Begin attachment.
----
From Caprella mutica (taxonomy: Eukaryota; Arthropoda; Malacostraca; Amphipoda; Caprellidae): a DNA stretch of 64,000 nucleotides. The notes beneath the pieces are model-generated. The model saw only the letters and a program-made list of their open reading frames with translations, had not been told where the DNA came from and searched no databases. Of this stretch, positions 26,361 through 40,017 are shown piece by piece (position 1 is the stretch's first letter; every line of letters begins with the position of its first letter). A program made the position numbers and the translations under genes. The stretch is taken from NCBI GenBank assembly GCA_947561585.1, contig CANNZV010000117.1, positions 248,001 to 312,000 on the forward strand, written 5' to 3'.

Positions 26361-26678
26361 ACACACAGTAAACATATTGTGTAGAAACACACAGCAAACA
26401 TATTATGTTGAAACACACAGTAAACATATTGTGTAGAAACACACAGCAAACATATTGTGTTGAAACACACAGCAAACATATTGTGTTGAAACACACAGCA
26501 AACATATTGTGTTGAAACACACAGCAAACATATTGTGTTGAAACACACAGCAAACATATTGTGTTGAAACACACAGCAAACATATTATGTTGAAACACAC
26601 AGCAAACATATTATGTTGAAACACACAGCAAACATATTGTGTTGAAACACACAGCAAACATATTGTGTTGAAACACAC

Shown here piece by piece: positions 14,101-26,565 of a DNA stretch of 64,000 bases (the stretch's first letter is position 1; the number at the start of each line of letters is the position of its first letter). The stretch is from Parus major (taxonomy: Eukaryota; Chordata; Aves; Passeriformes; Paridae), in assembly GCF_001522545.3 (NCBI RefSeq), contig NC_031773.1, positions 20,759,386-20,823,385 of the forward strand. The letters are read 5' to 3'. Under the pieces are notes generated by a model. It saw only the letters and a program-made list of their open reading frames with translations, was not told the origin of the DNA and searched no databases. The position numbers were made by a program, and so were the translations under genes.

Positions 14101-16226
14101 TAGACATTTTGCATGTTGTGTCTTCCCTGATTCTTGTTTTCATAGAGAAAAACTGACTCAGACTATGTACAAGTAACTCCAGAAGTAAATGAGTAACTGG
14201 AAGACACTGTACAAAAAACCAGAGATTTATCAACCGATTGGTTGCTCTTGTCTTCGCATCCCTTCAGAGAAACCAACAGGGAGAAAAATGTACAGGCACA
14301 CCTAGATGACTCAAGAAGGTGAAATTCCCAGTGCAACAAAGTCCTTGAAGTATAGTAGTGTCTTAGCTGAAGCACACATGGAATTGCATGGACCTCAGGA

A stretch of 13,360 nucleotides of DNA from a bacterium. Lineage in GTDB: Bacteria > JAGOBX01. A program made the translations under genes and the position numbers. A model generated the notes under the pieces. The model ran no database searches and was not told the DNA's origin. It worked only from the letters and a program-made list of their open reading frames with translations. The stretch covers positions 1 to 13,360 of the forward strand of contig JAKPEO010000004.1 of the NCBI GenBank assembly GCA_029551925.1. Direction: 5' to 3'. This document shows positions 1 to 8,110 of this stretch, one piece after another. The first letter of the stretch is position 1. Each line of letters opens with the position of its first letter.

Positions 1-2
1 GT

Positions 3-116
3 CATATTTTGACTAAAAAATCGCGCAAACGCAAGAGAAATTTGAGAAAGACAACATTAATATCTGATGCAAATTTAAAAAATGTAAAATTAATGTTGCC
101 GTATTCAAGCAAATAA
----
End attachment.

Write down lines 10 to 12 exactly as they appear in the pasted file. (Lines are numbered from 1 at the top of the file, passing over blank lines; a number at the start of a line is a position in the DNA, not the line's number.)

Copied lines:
14201 AAGACACTGTACAAAAAACCAGAGATTTATCAACCGATTGGTTGCTCTTGTCTTCGCATCCCTTCAGAGAAACCAACAGGGAGAAAAATGTACAGGCACA
14301 CCTAGATGACTCAAGAAGGTGAAATTCCCAGTGCAACAAAGTCCTTGAAGTATAGTAGTGTCTTAGCTGAAGCACACATGGAATTGCATGGACCTCAGGA

A stretch of 13,360 nucleotides of DNA from a bacterium. Lineage in GTDB: Bacteria > JAGOBX01. A program made the translations under genes and the position numbers. A model generated the notes under the pieces. The model ran no database searches and was not told the DNA's origin. It worked only from the letters and a program-made list of their open reading frames with translations. The stretch covers positions 1 to 13,360 of the forward strand of contig JAKPEO010000004.1 of the NCBI GenBank assembly GCA_029551925.1. Direction: 5' to 3'. This document shows positions 1 to 8,110 of this stretch, one piece after another. The first letter of the stretch is position 1. Each line of letters opens with the position of its first letter.